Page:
The fruits of your labour

Tom Palmer

cycling,tom palmer,drapac,national road series,development,sport,Asia,Tour de Taiwan,pathway
Even the best riders don't make it to the finish without a lot of help. The difference between winning and being at the back of the grupetto might be one team-mate's effort in bringing forward bidons that you don't have to do, or another bridging a critical gap, or someone else prepping you for a sprint. You can't understate the role of your team-mates in your own success. (Tour de Taiwan)
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After an unforgettable day on the bike in Taiwan, Tom Palmer waxes lyrical on how sweet the feeling of victory is within a well-oiled team, even if it's not your own personal success that you're celebrating.

Being part of a cohesive team is perhaps the most rewarding part of being a bike rider.

There's something rewarding about being a domestique. Cycling is obviously a team sport but I guess it is hard to comprehend what that really means until you've experienced racing for a team.

It has always seemed to me that teamwork is supercharged with an element of sacrifice and injustice in a sport where only one team member crosses the line, salutes and stands on the podium. In reality, the dispersal of that success is really dependent on the dynamics and relationships in the team.

You're don’t get a medal when your team-mate wins. It rarely earns you praise or helps your career but in my experience it has always felt almost the same.

Over a season on a small team like Drapac, you get to know your team-mates and staff well. After being in one team long enough they even start to feel like family. You identify with each other, they help you through the hard moments and you work harder so you can help them when they need a hand.

Of course as an athlete innate ambition, competitiveness and a drive for personal success are critical. But when you get the dynamics right in a team, even where every member is individually driven this causes is no conflict. In the best teams, mutual objectives, reciprocation and a whack of goodwill mean that ambition and cooperation are easily compatible.

Being part of a cohesive team is perhaps the most rewarding part of being a bike rider.

I often find myself glad when at races my team-mates are the ones sitting together on the bus or arriving at dinner together, conversing and laughing while other teams skulk away with their headphones on or stare into their food in silence.
 
Those are the teams you'll see raising voices at each other in the race, bickering over tactics and bullying each other into line. Peer-pressure might get the job done sometimes but traditional mateship is a priceless advantage in any team.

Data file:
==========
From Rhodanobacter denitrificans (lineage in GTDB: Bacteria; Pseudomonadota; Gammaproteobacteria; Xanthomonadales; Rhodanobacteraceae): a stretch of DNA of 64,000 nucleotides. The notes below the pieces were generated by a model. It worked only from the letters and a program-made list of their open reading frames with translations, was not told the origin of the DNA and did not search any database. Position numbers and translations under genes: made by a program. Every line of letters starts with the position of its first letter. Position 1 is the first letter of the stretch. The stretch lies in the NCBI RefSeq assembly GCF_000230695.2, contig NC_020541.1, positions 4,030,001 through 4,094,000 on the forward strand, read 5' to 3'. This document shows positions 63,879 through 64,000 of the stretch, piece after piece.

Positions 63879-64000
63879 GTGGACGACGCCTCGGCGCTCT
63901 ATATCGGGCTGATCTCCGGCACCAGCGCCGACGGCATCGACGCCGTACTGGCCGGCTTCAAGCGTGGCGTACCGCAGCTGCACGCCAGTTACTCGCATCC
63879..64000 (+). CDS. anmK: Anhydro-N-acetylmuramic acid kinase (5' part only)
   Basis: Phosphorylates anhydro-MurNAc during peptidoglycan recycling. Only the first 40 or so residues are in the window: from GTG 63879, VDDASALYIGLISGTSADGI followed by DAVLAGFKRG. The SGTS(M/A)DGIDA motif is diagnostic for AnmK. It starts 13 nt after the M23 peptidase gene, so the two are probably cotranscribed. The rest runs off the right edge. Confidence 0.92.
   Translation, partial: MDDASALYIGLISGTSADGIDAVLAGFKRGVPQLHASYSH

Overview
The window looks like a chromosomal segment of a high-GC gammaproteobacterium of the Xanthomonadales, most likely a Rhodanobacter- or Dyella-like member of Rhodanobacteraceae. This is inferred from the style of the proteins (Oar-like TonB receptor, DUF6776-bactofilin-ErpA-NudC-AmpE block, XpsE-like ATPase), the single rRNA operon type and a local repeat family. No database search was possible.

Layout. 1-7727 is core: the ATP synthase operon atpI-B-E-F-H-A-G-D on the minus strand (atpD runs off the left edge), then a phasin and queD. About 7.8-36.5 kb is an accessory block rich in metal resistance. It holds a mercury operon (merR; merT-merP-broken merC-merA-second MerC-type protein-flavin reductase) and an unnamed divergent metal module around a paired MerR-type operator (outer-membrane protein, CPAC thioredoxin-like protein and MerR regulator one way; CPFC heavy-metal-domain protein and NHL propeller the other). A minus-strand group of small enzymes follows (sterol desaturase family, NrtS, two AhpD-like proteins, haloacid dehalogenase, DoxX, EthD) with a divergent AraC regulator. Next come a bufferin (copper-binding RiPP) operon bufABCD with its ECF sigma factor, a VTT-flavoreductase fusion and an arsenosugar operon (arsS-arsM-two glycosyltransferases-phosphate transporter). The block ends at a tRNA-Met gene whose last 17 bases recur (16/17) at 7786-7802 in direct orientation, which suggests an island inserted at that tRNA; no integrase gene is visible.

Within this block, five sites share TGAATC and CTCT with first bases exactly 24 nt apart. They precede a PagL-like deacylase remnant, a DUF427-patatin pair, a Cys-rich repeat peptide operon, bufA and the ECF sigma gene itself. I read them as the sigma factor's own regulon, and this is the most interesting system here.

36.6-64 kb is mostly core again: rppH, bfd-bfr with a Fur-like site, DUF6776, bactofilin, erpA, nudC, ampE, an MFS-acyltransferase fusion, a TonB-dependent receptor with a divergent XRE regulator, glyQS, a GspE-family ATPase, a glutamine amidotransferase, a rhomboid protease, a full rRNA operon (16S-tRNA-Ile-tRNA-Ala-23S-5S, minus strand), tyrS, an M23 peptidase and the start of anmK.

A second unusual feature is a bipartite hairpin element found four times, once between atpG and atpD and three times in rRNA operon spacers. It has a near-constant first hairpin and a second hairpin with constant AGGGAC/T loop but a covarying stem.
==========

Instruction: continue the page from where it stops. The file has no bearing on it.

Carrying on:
There is something commendable too about riding selflessly, something you can take pride in and something that makes this sport less like a game and more like a vocation.

You can justify more risks, bigger sacrifices and dig deeper when it’s for the good of the tribe. When you have genuine respect and admiration for your teammates is when you find another level under pressure.

Sharing the accomplishment and seeing your mate thrive after executing a supporting role is a satisfying experience. To be the winner then is inspiring and humbling beyond words.

In my years with Drapac I have always felt like part of such a tribe. I have never perhaps felt this as an asset more than I have this week.

Today at the half-way point at the Tour de Taiwan, we rode Bernie into the yellow jersey.

Sulzberger sits half a minute ahead of the next best. This is at the end of an impressive three days on the podium but to put that in the context of our whole team, just today Hucker was tour leader on the road early, Goesinnen and McCauley rode away later, poised to ride full gas against the peloton to hold the gap when Bernard climbed across on the main climb.

Thus creating the classic cycling scenario to test a team’s mettle: defending the jersey. This means warding off the whole bunch’s attempts to snatch a few seconds, with only five riders and the whole second half of a hard tour still ahead of us.

In the sport, being a domestique is not the degrading back-up option it may seem. It makes the sport unique and is perhaps its most rewarding aspect for riders.

The challenge ahead of us over the next three days and what is asked of us as a team is what I believe being a bike racer is all about.

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